Jay Monahan: "We will support Tiger Woods"



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Jay Monahan: "We will support Tiger Woods"

Pga Tour Commissioner Jay Monahan was shocked by the Tiger Woods accident “I was in my office on a Microsoft Teams call. I answered my phone and I guess my reaction was shock, I was shocked. I kind of had to sit down and ask the same question I had asked a second time because I wasn't sure I completely heard what I was being told”.

Jay Monahan, statements

"So, the way I look at it is it’s never about me. I was like a lot of people out here. Timing is everything in life, and I wanted to pursue a career in sports. I went to graduate school in 1996, got out in '97 and started my career and ended up working, finding a way to work at a company that did a lot in golf.

Once I saw the environment of the PGA TOUR and once I saw Tiger and all the great players in action, it led me to want to pursue a career here" "Well, I think that the only thing that really matters now is his well-being.

His recovery, his family, the level of support that we provide to him. Listen, when Tiger wants to talk about golf, we'll talk about golf, but I think right now the entirety of our efforts needs to be around the support.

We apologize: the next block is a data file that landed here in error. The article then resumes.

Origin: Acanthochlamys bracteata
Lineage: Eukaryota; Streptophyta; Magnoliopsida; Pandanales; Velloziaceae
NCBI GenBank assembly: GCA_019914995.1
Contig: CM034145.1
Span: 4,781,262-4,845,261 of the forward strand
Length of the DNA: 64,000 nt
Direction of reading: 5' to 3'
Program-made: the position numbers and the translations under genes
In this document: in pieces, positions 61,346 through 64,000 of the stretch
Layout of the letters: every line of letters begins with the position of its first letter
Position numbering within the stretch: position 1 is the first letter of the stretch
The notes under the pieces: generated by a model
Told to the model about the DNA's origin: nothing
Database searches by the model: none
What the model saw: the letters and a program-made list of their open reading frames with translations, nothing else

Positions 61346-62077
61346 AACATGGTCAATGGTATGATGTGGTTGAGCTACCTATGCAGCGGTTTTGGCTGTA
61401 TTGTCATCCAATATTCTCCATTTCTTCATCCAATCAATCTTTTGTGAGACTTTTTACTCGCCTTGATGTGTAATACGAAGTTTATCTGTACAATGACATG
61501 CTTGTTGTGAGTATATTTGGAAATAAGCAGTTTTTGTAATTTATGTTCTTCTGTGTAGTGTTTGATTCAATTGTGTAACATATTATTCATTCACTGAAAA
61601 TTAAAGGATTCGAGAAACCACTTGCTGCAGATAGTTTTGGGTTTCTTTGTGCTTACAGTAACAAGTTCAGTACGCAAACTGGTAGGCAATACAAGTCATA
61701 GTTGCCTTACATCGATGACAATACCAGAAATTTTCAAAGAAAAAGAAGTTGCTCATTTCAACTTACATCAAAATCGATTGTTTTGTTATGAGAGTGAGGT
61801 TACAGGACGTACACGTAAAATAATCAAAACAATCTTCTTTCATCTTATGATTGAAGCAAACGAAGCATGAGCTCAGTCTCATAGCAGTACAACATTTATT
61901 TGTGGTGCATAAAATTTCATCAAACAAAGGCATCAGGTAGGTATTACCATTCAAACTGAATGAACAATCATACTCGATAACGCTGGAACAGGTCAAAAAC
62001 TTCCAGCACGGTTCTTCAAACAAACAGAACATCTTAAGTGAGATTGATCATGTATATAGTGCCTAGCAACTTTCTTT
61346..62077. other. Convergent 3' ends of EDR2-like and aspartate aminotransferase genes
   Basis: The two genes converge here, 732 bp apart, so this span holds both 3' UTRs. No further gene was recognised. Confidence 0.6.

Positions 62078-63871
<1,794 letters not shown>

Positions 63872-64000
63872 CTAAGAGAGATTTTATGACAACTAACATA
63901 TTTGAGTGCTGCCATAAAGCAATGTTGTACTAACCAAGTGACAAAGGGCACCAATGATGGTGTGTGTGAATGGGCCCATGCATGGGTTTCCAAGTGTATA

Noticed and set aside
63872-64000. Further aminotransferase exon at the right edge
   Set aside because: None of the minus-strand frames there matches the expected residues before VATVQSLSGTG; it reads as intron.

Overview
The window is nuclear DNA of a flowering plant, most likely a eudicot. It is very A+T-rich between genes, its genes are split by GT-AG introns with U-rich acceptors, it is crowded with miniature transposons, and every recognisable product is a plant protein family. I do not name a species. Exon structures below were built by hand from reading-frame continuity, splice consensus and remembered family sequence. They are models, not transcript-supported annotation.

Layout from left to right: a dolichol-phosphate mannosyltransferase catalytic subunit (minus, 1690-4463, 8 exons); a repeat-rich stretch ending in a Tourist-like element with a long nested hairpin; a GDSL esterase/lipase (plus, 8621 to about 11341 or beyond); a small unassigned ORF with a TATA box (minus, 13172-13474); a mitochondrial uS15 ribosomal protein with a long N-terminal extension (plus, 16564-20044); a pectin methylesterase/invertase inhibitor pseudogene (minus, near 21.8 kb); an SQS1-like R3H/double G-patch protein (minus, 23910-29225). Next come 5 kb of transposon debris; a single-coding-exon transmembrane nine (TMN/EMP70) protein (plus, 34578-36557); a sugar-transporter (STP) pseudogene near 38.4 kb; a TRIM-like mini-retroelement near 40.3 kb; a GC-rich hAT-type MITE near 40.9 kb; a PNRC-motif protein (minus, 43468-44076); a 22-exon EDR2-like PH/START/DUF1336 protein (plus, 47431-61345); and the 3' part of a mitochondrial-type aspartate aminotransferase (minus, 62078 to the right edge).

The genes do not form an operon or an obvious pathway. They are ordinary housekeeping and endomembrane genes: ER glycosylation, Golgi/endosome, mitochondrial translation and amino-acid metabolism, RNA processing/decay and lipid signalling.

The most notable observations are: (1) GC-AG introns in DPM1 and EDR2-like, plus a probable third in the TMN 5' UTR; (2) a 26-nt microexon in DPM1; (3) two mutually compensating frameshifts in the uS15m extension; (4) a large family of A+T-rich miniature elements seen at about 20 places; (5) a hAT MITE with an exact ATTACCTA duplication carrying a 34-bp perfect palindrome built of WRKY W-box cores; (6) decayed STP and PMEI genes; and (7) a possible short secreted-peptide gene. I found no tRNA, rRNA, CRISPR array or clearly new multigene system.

When you're going to overcome what he needs to overcome, I think the love of all of our players and everybody out here, it's going to come forward in a big way and across the entire sporting world. I think he'll feel that energy and I think that's what we should all focus on"

Few days ago, Tiger Woods said he's didn't know when he would return from a fifth back surgery, and he could not give a definitive answer Sunday when asked if he would be at the Masters. "God, I hope so", Woods on the CBS broadcast of The Genesis Invitational.

Woods, at Riviera to hand out the trophy as the tournament host, had a microdiscectomy Dec. 23. It was the fifth surgery on his back, and the first since a procedure to fuse his lower spine in April 2017. "I'm feeling fine.

I'm a little bit stiff. I have one more MRI scheduled so that we'll see if the annulus (fibrosus) is scarred over finally and see if I can start doing more activities. But still in the gym, still doing the mundane stuff that you have to do for rehab, the little things before I can start gravitating towards something a little more"

Woods had not played since he joined 11-year-old Charlie at the PNC Challenge a few days before his surgery. "I don't know what the plan is", he said when asked if he would try to play before the Masters.